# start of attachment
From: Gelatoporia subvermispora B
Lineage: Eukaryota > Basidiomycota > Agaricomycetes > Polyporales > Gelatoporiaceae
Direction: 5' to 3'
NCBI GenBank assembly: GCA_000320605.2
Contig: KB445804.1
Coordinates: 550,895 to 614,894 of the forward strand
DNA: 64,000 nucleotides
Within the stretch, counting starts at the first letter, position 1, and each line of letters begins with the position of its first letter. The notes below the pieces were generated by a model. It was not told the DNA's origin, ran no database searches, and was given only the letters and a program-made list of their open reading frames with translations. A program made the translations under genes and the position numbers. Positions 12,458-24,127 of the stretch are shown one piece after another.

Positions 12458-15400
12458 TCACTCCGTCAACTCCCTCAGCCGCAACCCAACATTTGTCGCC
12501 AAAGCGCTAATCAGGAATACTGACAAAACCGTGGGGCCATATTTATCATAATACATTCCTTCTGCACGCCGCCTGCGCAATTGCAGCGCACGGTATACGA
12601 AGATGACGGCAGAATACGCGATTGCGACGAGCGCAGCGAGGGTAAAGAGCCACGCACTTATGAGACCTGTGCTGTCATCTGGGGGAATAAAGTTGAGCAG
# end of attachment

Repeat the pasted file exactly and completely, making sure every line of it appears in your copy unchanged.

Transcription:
From: Gelatoporia subvermispora B
Lineage: Eukaryota > Basidiomycota > Agaricomycetes > Polyporales > Gelatoporiaceae
Direction: 5' to 3'
NCBI GenBank assembly: GCA_000320605.2
Contig: KB445804.1
Coordinates: 550,895 to 614,894 of the forward strand
DNA: 64,000 nucleotides
Within the stretch, counting starts at the first letter, position 1, and each line of letters begins with the position of its first letter. The notes below the pieces were generated by a model. It was not told the DNA's origin, ran no database searches, and was given only the letters and a program-made list of their open reading frames with translations. A program made the translations under genes and the position numbers. Positions 12,458-24,127 of the stretch are shown one piece after another.

Positions 12458-15400
12458 TCACTCCGTCAACTCCCTCAGCCGCAACCCAACATTTGTCGCC
12501 AAAGCGCTAATCAGGAATACTGACAAAACCGTGGGGCCATATTTATCATAATACATTCCTTCTGCACGCCGCCTGCGCAATTGCAGCGCACGGTATACGA
12601 AGATGACGGCAGAATACGCGATTGCGACGAGCGCAGCGAGGGTAAAGAGCCACGCACTTATGAGACCTGTGCTGTCATCTGGGGGAATAAAGTTGAGCAG